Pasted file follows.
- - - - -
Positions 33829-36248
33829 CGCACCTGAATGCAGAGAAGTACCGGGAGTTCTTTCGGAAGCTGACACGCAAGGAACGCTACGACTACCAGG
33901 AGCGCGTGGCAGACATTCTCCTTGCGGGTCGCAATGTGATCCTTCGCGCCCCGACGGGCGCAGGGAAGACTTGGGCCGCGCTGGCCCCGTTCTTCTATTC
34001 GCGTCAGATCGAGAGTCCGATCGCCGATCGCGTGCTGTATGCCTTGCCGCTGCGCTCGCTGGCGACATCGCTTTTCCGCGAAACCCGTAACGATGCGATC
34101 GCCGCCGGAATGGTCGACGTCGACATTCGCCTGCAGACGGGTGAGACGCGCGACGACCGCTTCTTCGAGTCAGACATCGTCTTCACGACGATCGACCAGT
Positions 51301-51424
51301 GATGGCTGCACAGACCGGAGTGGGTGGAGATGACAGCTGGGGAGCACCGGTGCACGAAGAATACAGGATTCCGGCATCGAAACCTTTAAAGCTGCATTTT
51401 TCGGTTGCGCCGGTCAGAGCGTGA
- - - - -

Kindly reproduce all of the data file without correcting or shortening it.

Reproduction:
Positions 33829-36248
33829 CGCACCTGAATGCAGAGAAGTACCGGGAGTTCTTTCGGAAGCTGACACGCAAGGAACGCTACGACTACCAGG
33901 AGCGCGTGGCAGACATTCTCCTTGCGGGTCGCAATGTGATCCTTCGCGCCCCGACGGGCGCAGGGAAGACTTGGGCCGCGCTGGCCCCGTTCTTCTATTC
34001 GCGTCAGATCGAGAGTCCGATCGCCGATCGCGTGCTGTATGCCTTGCCGCTGCGCTCGCTGGCGACATCGCTTTTCCGCGAAACCCGTAACGATGCGATC
34101 GCCGCCGGAATGGTCGACGTCGACATTCGCCTGCAGACGGGTGAGACGCGCGACGACCGCTTCTTCGAGTCAGACATCGTCTTCACGACGATCGACCAGT
Positions 51301-51424
51301 GATGGCTGCACAGACCGGAGTGGGTGGAGATGACAGCTGGGGAGCACCGGTGCACGAAGAATACAGGATTCCGGCATCGAAACCTTTAAAGCTGCATTTT
51401 TCGGTTGCGCCGGTCAGAGCGTGA